We, the undersigned, believe high quality early care and education will prepare our students for a smart start in life, enable families to be productive in the workforce, and serve as an economic engine for local communities. That is why we support expanding access to high quality early learning across the state of Louisiana by restoring funding which has been cut more than 70 percent in the last eight years.
State funding for quality early child care and education helps working families afford and access these programs, but there continues to be no line-item increase in the proposed budget offered by the Governor.
Ninety percent of brain development takes place between birth and age four, wiring a child’s brain for future success or failure in school, work, and life. More than 40 percent of our kindergartners start school behind their peers – and those who start behind are more likely to stay behind. Quality early care and education can close this gap by developing cognitive and character skills when it matters most. It impacts future crime rates, education success rates and our potential workforce.
·For too many parents, the cost of child care outweighs the benefits of staying in the workforce, and unreliable early care can affect a parent’s ability to work productively or stay in school or training programs in order to lift their families out of poverty.
·For every dollar invested in early care and education centers, $1.78 is generated by the centers for the local economy in terms of purchased services and goods. An investment in early care and education is an investment in Louisiana’s economy.
·The research is clear that investment in early care and education is one of the smartest investments our state can make. High quality early care and education has been shown to result in a seven to 10 percent per year return on investment based on increased school and career achievement, as well as reduced costs in remedial education and health and criminal justice system expenditures.
·A recent poll of Louisiana voters - Democrat, Republican and Independent – showed that more than 80 percent of those polled throughout every region of the state support expanding early education programs for infants and toddlers as well as preschoolers in order to prepare students for success and improve overall graduation rates.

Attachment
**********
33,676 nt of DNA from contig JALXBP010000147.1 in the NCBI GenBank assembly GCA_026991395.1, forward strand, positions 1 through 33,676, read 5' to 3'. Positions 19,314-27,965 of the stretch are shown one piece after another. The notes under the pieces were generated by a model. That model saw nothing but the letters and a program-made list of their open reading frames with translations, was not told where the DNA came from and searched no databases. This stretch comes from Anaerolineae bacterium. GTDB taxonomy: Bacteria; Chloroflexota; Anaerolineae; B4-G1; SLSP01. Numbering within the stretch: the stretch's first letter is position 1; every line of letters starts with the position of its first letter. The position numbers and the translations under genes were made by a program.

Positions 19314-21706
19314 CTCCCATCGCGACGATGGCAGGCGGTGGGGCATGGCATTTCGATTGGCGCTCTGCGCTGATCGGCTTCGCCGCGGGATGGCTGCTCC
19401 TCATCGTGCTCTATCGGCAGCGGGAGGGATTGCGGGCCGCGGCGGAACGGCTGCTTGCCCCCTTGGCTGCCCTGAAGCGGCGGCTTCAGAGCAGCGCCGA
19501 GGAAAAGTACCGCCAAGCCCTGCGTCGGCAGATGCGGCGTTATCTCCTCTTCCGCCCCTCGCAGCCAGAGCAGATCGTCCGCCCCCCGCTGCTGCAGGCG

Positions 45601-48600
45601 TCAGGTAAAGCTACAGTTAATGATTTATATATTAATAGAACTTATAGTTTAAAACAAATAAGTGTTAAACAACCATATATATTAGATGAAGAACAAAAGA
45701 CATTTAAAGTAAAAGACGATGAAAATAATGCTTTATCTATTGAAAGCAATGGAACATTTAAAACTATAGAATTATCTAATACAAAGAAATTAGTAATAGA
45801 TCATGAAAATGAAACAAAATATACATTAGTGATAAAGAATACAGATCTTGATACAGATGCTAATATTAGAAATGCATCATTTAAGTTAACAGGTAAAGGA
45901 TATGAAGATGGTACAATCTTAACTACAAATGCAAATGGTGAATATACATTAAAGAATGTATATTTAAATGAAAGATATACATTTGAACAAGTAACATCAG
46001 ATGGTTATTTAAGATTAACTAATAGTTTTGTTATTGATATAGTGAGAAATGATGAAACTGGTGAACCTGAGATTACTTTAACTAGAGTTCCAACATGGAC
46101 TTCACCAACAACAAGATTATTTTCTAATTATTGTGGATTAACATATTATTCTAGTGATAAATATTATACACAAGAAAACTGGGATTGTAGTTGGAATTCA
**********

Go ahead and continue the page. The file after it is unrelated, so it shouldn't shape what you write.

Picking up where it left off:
We have committed to working together to advocate for additional funding for early care and education programs – to ensure that every child has access to high quality early education programs that meets their needs, prepares our students for success in school, and allows families to continue their training and work.
Committee of 100
Committee of 100 of Northwest Louisiana
Greater Shreveport Chamber of Commerce
Jefferson Business Council
Louisiana Early Childhood Business Roundtable
Monroe Chamber of Commerce
Natchitoches Area Chamber of Commerce
Southwest Louisiana Economic Development Alliance
Louisiana Association of United Ways
Capital Area United Way
United Way of Acadiana
United Way of Central Louisiana
United Way of Northeast Louisiana
United Way of Northwest Louisiana
United Way of Southeast Louisiana
United Way of Southwest Louisiana
United Way of St. John
Catholic Charities of the Diocese of Houma/Thibodaux
Bread or Stones
Jesuit Social Research Institute- Loyola University New Orleans
Louisiana Interchurch Conference
National Council of Jewish Women, Greater New Orleans Section
Advocacy Groups and Community Organizations
Citizens for One Greater New Orleans
Education’s Next Horizon
League of Women Voters
Louisiana Budget Project
Louisiana Policy Institute for Children
Stand for Children Louisiana
FOR MORE INFORMATION: Contact Melanie Bronfin, Louisiana Policy Institute at (504) 417-3735.